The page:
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and if you're a union prisoner, you're in lee's possession, you have one of two options. you can keep to your official duty, march 200 miles back to virginia, go into a prisoner of war camp and wait to be physically handed back to your authorities, or you can immediately sign this parole, go back and rejoin your friends who are coming to get you who are probably only a few miles away, but you, of course, violate your obligation as a union soldier. which of those two are you going to do? >> go back to the army? >> you would like to go back to the army, right? so you'd like to rejoin your comrades. would some of them have qualms about this? yeah. if honor is important to you, you're going to tell lee that he's got to go away, and he has to honor this system that's in place. and the troublesome thing for
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these union soldiers was that there was a union general who was captured along with them. they were debating among because a lot of them wanted to go back home immediately. but the general named general graham said, you can't do that, men. you are union soldiers. and you are obligated not to accept the parole under this system. and it essentially created a riot among the union prisoners. squ riot among the union prisoners while lee is trying to take them back down to virginia because they didn't know which of those decisions they should adhere to. it was easy for the general, general graham, he's a general, he'll be exchanged right quick. but if you were a private, you could expect to be in confederate captivity for some time. another important issue involving the cartel phase was the question of african-american prisoners. because they would never be exchanged under confederate opinion. in late 1862, southern commanders vowed to return all black prisoners taken in battle
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to a state of slavery. whether they had been freed before the civil war or not. and confederate generals even vowed to execute white officers who commanded united states colored troop regiments under criminal law. and many southern states had laws in it that said that leading a slave rebellion was punishable by death. and to them, being a commander, a white commander in a black regiment, was akin to leading a slave rebellion. under state law they could be executed. in may of 1863, the confederate congress upheld this popular opinion by passing a joint resolution calling for the execution of white officers in the immediate enslavement of black soldiers. now, the u.s. war department, when it heard this announcement, decided what it would do was issue an order of retaliation. that is, it would execute captured confederate officers, one for each white colored troop officer executed and enslave one white confederate prisoner, one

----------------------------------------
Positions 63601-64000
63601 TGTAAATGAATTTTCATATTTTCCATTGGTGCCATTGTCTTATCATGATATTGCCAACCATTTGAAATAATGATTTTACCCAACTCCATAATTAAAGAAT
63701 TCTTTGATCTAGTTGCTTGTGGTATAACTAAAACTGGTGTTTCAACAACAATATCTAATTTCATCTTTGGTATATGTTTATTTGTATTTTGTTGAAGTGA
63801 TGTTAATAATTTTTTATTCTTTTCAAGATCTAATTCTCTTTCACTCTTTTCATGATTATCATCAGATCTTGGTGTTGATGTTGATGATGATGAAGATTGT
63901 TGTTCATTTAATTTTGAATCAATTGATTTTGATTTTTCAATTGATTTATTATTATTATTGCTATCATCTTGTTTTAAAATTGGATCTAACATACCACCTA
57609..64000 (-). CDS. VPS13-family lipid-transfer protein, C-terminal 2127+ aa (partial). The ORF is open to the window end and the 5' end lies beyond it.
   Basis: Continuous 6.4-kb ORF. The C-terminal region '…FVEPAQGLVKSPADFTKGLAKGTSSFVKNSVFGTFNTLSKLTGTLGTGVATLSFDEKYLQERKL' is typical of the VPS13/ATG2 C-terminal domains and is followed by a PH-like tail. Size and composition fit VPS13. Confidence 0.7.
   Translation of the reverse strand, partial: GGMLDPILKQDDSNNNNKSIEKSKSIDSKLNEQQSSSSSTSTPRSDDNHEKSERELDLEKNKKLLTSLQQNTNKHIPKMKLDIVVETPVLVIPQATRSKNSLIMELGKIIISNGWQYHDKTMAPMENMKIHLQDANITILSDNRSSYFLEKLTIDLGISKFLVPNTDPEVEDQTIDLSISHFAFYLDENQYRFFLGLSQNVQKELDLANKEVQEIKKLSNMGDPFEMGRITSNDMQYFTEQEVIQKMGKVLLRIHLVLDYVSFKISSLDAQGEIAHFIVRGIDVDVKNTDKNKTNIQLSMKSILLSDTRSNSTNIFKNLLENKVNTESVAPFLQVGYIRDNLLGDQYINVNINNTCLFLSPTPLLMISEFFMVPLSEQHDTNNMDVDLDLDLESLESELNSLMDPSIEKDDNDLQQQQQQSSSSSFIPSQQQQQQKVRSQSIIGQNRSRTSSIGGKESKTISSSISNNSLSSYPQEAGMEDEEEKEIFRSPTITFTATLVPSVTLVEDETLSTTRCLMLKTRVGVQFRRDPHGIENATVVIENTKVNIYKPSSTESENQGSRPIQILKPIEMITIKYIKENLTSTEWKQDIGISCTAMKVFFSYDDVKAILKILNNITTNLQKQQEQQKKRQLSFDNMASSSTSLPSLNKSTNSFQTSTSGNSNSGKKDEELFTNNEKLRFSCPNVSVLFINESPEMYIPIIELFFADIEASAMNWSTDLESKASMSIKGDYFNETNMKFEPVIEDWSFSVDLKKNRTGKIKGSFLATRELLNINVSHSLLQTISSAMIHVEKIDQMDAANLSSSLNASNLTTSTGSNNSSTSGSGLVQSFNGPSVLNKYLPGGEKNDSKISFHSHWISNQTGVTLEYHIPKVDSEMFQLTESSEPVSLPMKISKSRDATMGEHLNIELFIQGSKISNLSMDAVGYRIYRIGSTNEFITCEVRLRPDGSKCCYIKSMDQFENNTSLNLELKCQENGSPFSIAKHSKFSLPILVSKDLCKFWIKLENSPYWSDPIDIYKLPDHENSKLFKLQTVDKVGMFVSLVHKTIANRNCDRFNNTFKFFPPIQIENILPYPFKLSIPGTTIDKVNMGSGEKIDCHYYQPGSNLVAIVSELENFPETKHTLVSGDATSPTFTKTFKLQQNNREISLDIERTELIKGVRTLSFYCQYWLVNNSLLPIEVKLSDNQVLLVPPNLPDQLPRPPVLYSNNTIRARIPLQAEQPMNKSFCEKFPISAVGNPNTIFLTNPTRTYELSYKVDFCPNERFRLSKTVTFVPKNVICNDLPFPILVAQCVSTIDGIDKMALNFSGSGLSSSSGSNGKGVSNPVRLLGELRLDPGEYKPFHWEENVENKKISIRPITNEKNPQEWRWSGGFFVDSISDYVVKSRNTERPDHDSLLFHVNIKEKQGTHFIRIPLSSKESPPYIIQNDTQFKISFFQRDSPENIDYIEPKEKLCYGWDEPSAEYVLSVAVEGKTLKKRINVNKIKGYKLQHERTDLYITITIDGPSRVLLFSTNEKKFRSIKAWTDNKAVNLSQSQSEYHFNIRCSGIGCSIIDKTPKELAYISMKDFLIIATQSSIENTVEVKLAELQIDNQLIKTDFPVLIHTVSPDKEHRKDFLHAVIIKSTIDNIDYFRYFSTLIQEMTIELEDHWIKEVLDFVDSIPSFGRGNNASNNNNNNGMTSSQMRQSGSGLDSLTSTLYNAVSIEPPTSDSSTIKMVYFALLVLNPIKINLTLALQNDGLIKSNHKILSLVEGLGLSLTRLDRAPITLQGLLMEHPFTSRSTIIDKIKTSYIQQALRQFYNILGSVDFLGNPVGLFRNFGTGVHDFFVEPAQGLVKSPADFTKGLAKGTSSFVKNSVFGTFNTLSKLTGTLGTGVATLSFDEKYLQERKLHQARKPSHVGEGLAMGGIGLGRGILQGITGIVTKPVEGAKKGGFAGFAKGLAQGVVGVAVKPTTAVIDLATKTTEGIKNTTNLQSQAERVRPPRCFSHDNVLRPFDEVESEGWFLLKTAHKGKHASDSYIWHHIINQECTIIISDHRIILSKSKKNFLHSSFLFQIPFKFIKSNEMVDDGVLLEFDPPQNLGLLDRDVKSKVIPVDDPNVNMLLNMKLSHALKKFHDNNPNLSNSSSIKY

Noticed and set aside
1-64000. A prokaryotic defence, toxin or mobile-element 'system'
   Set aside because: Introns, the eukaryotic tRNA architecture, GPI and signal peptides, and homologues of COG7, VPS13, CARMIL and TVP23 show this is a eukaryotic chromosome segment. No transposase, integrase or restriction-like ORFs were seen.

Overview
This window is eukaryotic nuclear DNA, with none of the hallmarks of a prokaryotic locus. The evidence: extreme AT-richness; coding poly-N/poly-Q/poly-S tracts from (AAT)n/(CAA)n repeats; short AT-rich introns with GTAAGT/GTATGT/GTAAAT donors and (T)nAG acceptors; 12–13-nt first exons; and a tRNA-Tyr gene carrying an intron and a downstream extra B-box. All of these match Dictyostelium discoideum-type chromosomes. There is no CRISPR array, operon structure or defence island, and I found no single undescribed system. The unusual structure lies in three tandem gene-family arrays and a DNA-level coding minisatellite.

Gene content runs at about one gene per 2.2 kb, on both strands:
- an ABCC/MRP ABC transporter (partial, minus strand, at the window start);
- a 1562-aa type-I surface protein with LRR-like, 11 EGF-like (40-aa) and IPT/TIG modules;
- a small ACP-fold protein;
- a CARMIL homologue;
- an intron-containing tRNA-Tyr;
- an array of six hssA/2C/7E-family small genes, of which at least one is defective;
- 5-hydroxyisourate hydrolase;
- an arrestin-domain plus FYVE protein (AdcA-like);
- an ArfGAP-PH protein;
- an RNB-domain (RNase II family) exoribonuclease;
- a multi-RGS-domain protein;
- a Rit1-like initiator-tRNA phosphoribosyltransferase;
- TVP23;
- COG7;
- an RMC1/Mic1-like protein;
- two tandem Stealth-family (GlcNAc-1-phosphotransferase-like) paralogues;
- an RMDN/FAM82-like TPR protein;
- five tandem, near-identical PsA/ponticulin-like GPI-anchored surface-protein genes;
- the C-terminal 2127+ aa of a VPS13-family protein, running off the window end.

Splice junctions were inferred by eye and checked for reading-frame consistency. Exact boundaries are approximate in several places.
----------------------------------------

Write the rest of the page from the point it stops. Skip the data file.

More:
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for each black usct soldier thus enslaved. and in july of 1863 was the first test case whether the u.s. government would uphold this promise. that month in north carolina, a captured usct soldier was executed by confederate authorities and a regimental commander, the commander of the soldier who was executed decided he was going to put to death one confederate soldier which he did. and after the execution of this confederate soldier, jefferson davis called off the execution order issued by the confederate congress. commanders not to execute or enslave usct soldiers. so there was the hint that there might be an eye for an eye warfare because of the capture of black soldiers. but although it looked like there would be both sides showed
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restraint. now, these problems eventually bring thanckthe final nail in tn is in april 1864 when a confederate force under general national bedford forrest, pictured here, sur rounded a union garrison at fort pillow, tennessee on the mississippi river. when the garrison tried to surrender, his soldiers broke into a frenzy, killing those who threw up their arms. because the garrison was a mix of white and black soldiers. and it's not exactly clear how many soldiers at this garrison were killed when they tried to surrender, but a massacre definitely occurred. and about 170 african-american soldiers, it is believed, were killed in the act of surrendering. so when this news reached the war department later on that month, general ulysses grant who is now the general in chief of all union forces, remember, this is right before he will embark on his overland campaign, makes the decision to en